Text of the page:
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What is Flash storage?

It’s touted as being faster than traditional hard drives, but what is Flash storage and how does it work?
Image: Samsung

21 July 2021

Flash storage, once considered an expensive alternative to traditional storage solutions like HDDs, has taken centre stage in recent years as lowered prices have made it more accessible.

Flash storage is, simply put, a data storage technology found in computers, smartphones, tablets, cameras, and all-flash arrays that uses flash memory.

With microsecond latency and the ability to keep data without a power source, Flash storage is fast and reliable. It’s also versatile, with solutions that can work for both average consumers and enterprises.




How does flash memory work?

Flash memory is made from solid state chips. They have transistors connected to each other so they function like a NAND logic gate. Flash memory is non-volatile; this means it can preserve data even with the power off. Data is stored using a charge much like a capacitor representing a bit. These are inside surface-mounted chips connected to a printed circuit board.

When Flash memory is erased, it’s done so in entire blocks rather than individual bits. The drawback of this is that it’s slower than RAM and will also wear out faster than it. But flash memory now lasts longer thanks to software techniques such as wear levelling (this arranges data across these blocks so that erasing and rewriting doesn’t wear out a single block prematurely).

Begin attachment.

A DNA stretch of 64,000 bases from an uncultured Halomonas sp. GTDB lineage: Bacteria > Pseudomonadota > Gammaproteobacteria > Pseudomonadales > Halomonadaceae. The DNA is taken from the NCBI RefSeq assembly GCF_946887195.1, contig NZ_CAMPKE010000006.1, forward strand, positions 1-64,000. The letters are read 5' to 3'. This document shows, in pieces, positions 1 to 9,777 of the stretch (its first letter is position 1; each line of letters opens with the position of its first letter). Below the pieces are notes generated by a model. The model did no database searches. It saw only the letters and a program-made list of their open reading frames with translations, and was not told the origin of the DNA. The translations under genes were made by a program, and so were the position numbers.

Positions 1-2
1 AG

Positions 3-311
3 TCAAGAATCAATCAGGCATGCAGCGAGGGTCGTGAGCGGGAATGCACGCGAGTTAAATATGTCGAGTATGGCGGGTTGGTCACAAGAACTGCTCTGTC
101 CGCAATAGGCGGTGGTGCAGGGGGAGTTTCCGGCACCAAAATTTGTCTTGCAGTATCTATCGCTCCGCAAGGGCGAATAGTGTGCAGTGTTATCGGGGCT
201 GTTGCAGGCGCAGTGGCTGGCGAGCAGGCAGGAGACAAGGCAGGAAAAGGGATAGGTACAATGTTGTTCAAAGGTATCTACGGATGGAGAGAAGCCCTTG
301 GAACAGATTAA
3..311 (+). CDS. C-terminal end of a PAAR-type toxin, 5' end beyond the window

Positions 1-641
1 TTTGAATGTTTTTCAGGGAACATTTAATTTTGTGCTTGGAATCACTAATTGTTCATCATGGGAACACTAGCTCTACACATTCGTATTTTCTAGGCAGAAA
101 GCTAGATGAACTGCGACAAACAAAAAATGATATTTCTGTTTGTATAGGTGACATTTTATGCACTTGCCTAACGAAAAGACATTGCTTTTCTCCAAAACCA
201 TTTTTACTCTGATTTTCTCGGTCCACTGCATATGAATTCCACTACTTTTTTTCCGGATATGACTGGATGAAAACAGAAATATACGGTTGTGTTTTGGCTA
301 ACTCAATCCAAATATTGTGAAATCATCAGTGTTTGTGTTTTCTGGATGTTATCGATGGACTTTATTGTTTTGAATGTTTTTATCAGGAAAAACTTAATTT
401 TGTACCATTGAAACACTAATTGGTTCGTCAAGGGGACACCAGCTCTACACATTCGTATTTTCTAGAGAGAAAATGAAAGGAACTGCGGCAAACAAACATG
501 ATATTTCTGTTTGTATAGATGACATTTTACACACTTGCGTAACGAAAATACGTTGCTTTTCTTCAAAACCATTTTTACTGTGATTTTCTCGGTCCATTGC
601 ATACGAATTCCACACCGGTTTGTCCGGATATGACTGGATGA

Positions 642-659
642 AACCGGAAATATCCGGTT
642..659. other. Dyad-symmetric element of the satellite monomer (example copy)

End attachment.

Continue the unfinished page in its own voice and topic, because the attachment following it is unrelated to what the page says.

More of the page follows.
What are the benefits of flash storage?

Flash memory, unlike traditional hard drives, doesn’t have any moving parts. This makes it more durable and ideal for use in more rugged or easily dropped devices, like a mobile phone. Since a high capacity of storage can be packed in smaller units, flash memory can be stored in compact, lightweight forms like USB drives and camera memory cards.

Flash is also faster than a normal hard drive, with high transferring speeds and the ability to boot up an operating system far more quickly.

What are the disadvantages of flash storage?

Despite these benefits, there are still several drawbacks to this storage system you’ll need to consider when weighing your options.

Flash has a limited number of rewrite-erase cycles before individual blocks can no longer be used. The cells will wear out after 10,000-1 million erasings. Reading disturbs nearby cells and hence it can not read the same cell too many times, and in some cases you may need a special version of a programme to protect the drive from wearing out prematurely.

Why is Flash storage more expensive? Will it get cheaper?

Flash storage is more expensive than a normal hard drive because it’s still a relatively new technology. The spinning platters of metal the make up a traditional hard drive, on the other hand, have been around for decades, allowing the technology to mature and become cheaper as manufacturing processes are finessed.

To get around transistors wearing out in Flash memory, more transistors are used to compensate for defective ones, pushing up the cost. Also, the assembly process of a solid-state disk is a much more complex matter. The firmware and controller must reside in a small space and then be tested for hours to check compatibility and stability with the systems they are connected to; this adds to the cost.

But Flash memory is being used more and more in all types of computing devices, so we are witnessing a decrease in the cost per gigabyte of the medium as this gives manufacturers the incentive to make technology cheaper.

© Dennis Publishing

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